A UN Independent Expert thinks that the Supreme Court’s recent ruling on firing a person based on their sexual orientation or gender identity is “extremely positive” for the LGBT community, said a UN News report.
UN Independent Expert on protection against violence and discrimination based on sexual orientation and gender identity, Victor Madrigal-Borloz, commented that the ruling is, “a very significant step towards breaking the cycle of discrimination that often condemns lesbian, gay, bisexual, trans and gender-diverse persons to social exclusion, and ultimately, to poverty”.
Madrigal-Borloz stated that “the judgment will have an extremely positive impact” in addressing social and economic issues that relate to gender identity. These, he thinks are fundamental in addressing the “root causes of violence and discrimination” against the LGBT people.
On Monday, in a historic moment for the LGBT community, the US Supreme Court passed a court ruling that states, employment discrimination based on sexual orientation or gender identity are prohibited under the federal civil rights law, said an ABC news report.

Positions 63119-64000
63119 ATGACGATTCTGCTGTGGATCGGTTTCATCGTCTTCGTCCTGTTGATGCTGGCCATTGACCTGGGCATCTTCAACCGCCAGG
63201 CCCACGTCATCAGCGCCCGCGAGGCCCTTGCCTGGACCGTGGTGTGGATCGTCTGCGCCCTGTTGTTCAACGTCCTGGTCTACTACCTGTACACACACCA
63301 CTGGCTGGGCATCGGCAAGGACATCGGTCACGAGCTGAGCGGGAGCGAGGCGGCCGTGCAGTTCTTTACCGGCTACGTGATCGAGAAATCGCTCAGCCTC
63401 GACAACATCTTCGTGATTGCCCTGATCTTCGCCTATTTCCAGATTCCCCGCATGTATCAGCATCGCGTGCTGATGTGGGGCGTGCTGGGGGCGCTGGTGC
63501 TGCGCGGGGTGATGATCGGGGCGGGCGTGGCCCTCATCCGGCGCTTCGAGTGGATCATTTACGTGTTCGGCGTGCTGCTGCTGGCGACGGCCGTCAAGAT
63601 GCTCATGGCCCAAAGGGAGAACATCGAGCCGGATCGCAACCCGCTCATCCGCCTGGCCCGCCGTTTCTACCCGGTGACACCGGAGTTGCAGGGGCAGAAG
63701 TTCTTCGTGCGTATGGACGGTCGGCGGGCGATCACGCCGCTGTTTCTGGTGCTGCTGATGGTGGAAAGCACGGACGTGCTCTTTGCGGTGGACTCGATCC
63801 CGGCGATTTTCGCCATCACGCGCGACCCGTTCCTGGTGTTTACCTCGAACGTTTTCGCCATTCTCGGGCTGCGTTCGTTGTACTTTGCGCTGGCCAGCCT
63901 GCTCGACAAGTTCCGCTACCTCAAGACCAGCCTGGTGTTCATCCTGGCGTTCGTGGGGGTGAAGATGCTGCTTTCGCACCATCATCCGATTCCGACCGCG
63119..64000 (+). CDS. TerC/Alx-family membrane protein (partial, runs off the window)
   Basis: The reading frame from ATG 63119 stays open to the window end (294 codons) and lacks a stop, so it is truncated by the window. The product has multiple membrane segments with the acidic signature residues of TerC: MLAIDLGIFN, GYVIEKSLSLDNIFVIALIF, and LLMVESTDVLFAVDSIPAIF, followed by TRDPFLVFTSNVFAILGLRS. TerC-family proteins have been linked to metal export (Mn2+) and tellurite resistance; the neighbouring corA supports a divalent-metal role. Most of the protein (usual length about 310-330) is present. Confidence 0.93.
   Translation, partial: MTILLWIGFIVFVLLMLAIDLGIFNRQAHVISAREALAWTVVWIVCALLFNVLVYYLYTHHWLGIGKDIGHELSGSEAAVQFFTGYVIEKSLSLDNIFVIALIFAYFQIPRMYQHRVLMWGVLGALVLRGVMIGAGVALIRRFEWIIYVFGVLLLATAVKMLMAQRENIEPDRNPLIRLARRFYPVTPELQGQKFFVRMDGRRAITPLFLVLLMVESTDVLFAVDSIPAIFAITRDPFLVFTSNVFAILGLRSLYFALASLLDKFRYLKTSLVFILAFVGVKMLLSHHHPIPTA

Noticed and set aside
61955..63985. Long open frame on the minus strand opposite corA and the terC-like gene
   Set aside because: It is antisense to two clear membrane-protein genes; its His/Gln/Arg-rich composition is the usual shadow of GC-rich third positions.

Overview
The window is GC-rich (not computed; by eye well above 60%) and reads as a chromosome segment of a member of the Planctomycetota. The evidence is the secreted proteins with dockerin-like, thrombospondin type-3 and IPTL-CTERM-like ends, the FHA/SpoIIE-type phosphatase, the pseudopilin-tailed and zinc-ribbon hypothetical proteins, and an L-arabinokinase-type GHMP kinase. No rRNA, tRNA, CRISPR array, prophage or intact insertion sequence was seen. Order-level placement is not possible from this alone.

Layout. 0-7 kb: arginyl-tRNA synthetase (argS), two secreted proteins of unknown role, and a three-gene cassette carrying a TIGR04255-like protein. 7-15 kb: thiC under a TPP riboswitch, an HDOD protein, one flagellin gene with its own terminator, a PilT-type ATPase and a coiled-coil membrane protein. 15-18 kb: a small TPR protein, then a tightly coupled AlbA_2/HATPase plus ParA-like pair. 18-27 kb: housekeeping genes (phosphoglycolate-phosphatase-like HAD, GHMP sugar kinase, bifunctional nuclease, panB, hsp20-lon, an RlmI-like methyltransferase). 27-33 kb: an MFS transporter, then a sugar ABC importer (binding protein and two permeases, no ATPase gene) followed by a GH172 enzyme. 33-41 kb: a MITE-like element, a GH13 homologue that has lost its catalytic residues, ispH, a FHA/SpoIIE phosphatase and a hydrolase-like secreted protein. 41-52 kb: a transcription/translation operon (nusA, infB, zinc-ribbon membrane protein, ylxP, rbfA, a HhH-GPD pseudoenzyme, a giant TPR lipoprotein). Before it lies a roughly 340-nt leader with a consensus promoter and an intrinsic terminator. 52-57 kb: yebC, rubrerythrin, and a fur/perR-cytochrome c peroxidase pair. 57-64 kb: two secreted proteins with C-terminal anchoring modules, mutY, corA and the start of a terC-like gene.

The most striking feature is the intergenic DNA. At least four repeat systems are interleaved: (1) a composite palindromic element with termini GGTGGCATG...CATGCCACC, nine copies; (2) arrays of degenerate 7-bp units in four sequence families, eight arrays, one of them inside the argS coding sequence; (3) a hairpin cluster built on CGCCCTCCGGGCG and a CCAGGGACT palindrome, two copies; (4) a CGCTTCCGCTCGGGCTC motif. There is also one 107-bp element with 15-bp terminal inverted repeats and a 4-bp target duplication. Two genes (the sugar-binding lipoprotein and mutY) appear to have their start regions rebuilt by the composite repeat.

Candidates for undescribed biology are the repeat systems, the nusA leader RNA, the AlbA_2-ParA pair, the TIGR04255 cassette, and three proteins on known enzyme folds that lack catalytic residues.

Neil Gorsuch, associate justice of the Supreme Court of the United States wrote, “An employer who fires an individual for being homosexual or transgender firest the person for traits or actions it would not have questioned in members of different sex. Sex plays a necessary and undisguisable role in the decision, exactly what Title VII forbids.”
Gorsuch together with Chief Justice John G. Robers Jr joined the liberals in the 6-3 ruling. They said that Title VII of the 1964 Civil Rights Act that prohibits discrimination based on a person’s sex is inseparable from sexual orientation and gender identity.
According to the ABC report, the court ruling is the most “significant affirmation” of the LGBT rights in the United States as it is the Court’s first decision that addresses transgender civil rights.
The court’s decision addressed the cases of three people, two gay men and one transgender woman who were fired from their jobs due to matters relating to their sexual orientation and gender identity.